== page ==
When activist and organiser Sarah Pearson approached Michael Bloomberg in 2019, she knew she wanted to press him on the New York City Police Department's (NYPD) surveillance of Muslims during his tenure as mayor there.
What she did not expect, however, is that he would give her a "demonstrably false" answer when she asked how he was defending Muslims' rights when their communities were surveilled.
"The police only went in when the mosque, when the imam asked us to go in," Bloomberg told her at the opening of his 2020 presidential campaign offices in Milwaukee, Wisconsin, in December.
"Period. End of story," he can be heard saying on a video recording of the encounter.
"We went into mosques when they asked us to come in," he also said.
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But a multipart, award-winning 2011 investigation by The Associated Press news agency found the NYPD, mapped mosques and Islamic centres, eavesdropped on conversations, surveilled entire neighbourhoods and put informants, known as "mosque crawlers" or "rakers", in Islamic places of worship and gathering centres to monitor sermons in the decade after the September 11, 2001, attacks in the US.
"I didn't expect a warm reception," Pearson told Al Jazeera by phone, referring to her December interaction with Bloomberg.
"But what he said was so demonstrably false. In my head, I expected him to try to end the conversation and move along," she added. "And I didn't think he would address it in a way and make a statement like that."
Stop-and-frisk policing tactic
For Pearson, pressing Bloomberg on his record with the Muslim community stemmed from the US government's surveillance and internment of her Japanese-American community during World War II.
She decided to post the video of her interaction with Bloomberg on Wednesday after she saw #AskBloomberg trending before the ninth Democratic presidential debate.
Since announcing his candidacy for the Democratic presidential nomination in November, Bloomberg has come under increased fire for past comments and policies he endorsed as the mayor of New York City from 2002 to 2013.
Criticism of his comments regarding the stop-and-frisk policing tactic, which he aggressively pursued after taking office in New York City, heightened last week when an audio recording from 2015 resurfaced of him saying to combat crime cities need to "put a lot of cops where the crime is, which means in minority neighbourhoods".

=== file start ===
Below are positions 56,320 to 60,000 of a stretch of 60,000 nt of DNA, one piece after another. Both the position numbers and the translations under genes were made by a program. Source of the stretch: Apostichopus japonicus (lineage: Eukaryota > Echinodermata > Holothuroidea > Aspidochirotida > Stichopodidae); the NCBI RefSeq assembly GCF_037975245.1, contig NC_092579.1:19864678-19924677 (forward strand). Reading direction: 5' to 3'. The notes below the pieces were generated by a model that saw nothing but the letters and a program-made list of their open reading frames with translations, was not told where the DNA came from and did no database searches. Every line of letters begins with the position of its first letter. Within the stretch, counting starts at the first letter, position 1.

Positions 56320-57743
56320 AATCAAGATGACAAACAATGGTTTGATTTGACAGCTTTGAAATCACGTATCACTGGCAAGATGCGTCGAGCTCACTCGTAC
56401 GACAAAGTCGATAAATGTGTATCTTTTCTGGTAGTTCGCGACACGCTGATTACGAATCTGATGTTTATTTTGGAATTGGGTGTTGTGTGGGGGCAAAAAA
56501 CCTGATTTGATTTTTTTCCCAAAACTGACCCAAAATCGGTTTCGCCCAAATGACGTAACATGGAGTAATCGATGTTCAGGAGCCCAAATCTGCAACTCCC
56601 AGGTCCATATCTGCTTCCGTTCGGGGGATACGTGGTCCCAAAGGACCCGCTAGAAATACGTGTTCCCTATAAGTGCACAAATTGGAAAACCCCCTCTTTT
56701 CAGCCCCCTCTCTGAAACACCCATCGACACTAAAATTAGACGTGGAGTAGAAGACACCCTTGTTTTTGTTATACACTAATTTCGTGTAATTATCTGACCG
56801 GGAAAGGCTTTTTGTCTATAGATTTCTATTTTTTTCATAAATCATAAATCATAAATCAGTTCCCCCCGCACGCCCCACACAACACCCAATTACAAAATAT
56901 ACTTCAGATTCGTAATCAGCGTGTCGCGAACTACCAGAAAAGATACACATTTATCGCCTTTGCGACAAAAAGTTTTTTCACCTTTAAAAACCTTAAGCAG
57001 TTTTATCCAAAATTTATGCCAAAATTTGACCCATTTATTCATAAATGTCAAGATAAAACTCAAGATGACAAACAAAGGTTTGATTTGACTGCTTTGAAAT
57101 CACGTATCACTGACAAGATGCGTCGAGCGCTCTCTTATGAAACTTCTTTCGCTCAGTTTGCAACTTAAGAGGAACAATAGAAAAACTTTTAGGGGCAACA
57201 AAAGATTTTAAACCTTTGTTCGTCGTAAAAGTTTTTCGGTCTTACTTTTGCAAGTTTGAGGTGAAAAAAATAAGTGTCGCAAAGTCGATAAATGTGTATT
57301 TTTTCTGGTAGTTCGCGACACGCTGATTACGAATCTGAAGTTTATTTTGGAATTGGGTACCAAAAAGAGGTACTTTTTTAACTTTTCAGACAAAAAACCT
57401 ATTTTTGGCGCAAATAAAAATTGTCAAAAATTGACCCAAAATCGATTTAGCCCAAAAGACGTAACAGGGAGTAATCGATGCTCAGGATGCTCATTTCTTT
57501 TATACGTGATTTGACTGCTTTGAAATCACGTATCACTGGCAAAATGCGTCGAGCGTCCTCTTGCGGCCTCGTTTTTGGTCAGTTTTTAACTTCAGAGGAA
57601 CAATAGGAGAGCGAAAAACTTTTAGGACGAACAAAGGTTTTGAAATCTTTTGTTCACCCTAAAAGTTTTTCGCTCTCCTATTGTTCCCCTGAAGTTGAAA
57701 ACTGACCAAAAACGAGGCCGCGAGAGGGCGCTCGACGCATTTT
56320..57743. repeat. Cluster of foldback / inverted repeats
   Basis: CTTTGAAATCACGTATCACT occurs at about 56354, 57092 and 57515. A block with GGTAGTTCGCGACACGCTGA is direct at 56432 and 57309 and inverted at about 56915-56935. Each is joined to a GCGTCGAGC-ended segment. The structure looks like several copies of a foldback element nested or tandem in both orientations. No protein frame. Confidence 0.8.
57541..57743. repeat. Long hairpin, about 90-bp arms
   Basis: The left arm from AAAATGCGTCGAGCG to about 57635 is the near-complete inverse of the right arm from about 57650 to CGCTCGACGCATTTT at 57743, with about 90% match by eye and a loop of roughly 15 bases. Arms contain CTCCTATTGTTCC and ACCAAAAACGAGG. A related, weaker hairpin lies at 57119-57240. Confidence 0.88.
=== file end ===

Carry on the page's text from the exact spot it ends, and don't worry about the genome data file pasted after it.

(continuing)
Bloomberg has since apologised for his role in the policy, recently saying it represented the one thing he is "really worried and embarrassed about".
That apology has been slammed by some, who say it does not go far enough.
The former mayor has not, however, apologised for the surveillance of Muslims, despite repeated calls over recent years from rights groups and those within the community to do so.
"The American Muslim community, a target of the stop and frisk programme - many of our members being African American and of colour - find his apology about the programme lacking," said Robert McCaw, the Government Affairs Department director of the Council on American-Islamic Relations (CAIR).
"In that same vein, he has yet to fully account for his role in the NYPD spying on our community and for that he should apologise," McCaw told Al Jazeera.
The NYPD surveillance programme has had "deep psychological, long-standing impacts" on Muslim communities in New York and surrounding states, said Scott Simpson, public advocacy director for Muslim Advocates.
"The victims here were just everyday people," Simpson told Al Jazeera. "It really shakes people. It makes them choose to not participate in their own communities. It makes them choose not to exercise their First Amendment right to practise their religion."
A lawsuit filed by Muslim Advocates in 2012 on behalf of Muslim individuals, businesses and organisations that were targeted by NYPD surveillance in New Jersey resulted in a settlement that built on previous cases in which the NYPD agreed to prohibit investigations on the basis of ethnicity, race, religion or national origin.
A 2015 court opinion compared the surveillance of Muslims to the discrimination faced by "Jewish Americans during the Red Scare, African Americans during the civil rights movement and Japanese Americans during World War II".
"For any presidential candidate or for any administration official to endorse surveillance of Americans engaging in their First Amendment activities and to do so to the depth and degree and level of invasiveness that the NYPD subjected its own community members to is inexcusable and it's vitally important that those facts, which have been validated... by courts not get whitewashed away," Simpson said.
The Bloomberg campaign had not replied to Al Jazeera's request for comment at the time of publication.